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How to promote Student Entrepreneurship in Business Schools?

MBA programmes need to help entrepreneurs access talented students across various professional programs

Sun Mar 6 2011

BusinessBecause
One of the most recent discussions on BusinessBecause, put forth an idea to create an online platform for MBA students to share and discuss ideas (read here). The idea, put forth to the GMAC MET Fund Ideas to Innovation Challenge, suggests that such a virtual network would lead to greater global connections and entrepreneurship opportunities across schools. I see great merit in such an idea. However, I suggest that its benefit may be greater if spread across diverse professional schools. While MBA schools have made admirable strides at diversity (my MBA class at London Business School includes an Olympic athlete, event planner and former fighter pilot to name a few), they still largely attract and cultivate strategic skill sets. While one cannot dispute the value of consulting frameworks in business decisions (my husband is a consultant and constantly astounds me with his problem solving skills), it is important to realize that, in most cases, starting a business today requires creative and technical abilities not typically found at business schools.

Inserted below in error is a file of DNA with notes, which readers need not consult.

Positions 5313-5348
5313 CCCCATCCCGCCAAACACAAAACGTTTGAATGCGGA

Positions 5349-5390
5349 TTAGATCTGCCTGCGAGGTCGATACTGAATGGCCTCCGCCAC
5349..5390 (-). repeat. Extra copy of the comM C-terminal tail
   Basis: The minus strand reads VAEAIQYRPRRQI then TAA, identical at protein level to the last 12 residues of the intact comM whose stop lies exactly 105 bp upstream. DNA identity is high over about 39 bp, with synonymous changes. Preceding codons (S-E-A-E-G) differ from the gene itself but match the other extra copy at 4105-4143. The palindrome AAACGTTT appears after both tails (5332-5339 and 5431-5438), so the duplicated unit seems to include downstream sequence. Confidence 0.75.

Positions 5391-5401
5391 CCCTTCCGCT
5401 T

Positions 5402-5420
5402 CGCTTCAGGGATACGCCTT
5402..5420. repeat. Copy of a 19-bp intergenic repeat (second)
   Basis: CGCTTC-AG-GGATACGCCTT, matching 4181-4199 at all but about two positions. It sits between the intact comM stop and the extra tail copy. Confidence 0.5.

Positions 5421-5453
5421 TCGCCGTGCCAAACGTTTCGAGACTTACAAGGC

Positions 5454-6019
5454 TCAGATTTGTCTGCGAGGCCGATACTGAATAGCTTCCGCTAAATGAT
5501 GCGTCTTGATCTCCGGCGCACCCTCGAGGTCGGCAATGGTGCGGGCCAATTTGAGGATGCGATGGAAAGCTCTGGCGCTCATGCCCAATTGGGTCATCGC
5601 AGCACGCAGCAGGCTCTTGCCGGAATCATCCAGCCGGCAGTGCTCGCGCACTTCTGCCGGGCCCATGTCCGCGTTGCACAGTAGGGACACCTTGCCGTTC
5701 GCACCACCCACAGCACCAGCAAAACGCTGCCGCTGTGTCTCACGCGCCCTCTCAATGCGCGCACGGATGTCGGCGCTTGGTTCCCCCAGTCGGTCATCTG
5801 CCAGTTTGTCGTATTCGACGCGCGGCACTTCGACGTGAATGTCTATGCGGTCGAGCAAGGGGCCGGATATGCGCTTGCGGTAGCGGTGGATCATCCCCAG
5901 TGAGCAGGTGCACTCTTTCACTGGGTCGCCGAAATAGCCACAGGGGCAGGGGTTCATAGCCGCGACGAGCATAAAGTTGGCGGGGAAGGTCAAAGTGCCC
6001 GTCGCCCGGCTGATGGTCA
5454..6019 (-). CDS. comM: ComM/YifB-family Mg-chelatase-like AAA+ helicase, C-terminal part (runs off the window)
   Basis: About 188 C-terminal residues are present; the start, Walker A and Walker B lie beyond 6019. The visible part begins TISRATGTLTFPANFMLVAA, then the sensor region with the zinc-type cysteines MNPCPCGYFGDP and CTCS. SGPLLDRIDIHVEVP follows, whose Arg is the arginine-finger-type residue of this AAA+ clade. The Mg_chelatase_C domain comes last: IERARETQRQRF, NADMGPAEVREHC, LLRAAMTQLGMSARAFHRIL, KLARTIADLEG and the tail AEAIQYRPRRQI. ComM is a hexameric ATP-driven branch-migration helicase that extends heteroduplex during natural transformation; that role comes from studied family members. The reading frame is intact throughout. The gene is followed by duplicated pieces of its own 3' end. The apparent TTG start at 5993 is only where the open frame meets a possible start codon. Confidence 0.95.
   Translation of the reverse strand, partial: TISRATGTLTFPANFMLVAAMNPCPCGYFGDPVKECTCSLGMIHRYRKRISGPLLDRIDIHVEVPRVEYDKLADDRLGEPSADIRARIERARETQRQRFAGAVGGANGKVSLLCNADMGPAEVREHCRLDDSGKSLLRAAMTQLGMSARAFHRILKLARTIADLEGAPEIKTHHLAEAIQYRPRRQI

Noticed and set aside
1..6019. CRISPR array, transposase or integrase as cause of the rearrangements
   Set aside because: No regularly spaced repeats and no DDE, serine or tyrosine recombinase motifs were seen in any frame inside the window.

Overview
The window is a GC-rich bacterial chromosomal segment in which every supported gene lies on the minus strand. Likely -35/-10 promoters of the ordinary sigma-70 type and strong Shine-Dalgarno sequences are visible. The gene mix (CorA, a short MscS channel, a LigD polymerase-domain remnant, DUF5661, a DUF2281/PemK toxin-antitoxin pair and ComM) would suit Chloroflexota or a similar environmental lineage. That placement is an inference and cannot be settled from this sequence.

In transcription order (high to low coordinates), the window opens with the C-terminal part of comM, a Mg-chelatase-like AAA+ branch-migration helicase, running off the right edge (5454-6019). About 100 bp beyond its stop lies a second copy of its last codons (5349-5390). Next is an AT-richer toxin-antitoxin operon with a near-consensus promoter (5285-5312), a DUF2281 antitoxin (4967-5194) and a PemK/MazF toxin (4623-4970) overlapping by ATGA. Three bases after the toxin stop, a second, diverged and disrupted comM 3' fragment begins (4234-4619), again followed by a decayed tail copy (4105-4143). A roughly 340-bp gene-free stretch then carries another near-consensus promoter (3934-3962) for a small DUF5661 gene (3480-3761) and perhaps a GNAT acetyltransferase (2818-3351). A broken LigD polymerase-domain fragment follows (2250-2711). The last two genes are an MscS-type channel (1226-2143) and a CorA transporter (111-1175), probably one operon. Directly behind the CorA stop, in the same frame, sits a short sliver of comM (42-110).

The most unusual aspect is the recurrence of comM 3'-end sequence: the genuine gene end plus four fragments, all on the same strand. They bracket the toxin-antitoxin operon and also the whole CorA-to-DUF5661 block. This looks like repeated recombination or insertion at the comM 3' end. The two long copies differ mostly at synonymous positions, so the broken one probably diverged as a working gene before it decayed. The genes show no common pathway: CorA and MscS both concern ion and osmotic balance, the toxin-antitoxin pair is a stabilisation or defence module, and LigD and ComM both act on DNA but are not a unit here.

It is inexplicably difficult to start a business during an MBA, and even when one has a good idea and the gumption to pursue it, he or she needs a team with complimentary skill sets to execute it. In the case of my business, MOVE Guides, this has meant a team of programmers, graphic designers and writers. Unfortunately, one does not often find the best in these areas in business school and I have found surprisingly little to help MBA entrepreneurs access the best at other professional schools. Professor Jeff Skinner has begun trying to bridge this gap at LBS with Ideapreneurship, a start-up incubation programme between LBS, the School of Communication Arts 2.0 and the computer science department at Queen Mary University. While spirit of the program is admirable, it seems unnecessarily structured and does not yet offer a central platform to pair skill sets and build teams. I do hope that as the program evolves, it will grow to fill this gap.

(This article is a guest post by a student entrepreneur at London Business School. Read the rest of this post here)

(The Author is an MBA from AGSM,UNSW,Sydney and Kellogg School Of Management, USA. He is also the Founder and Editor of DelhiPlanet Media You can follow him on Twitter @kirtidhingra)
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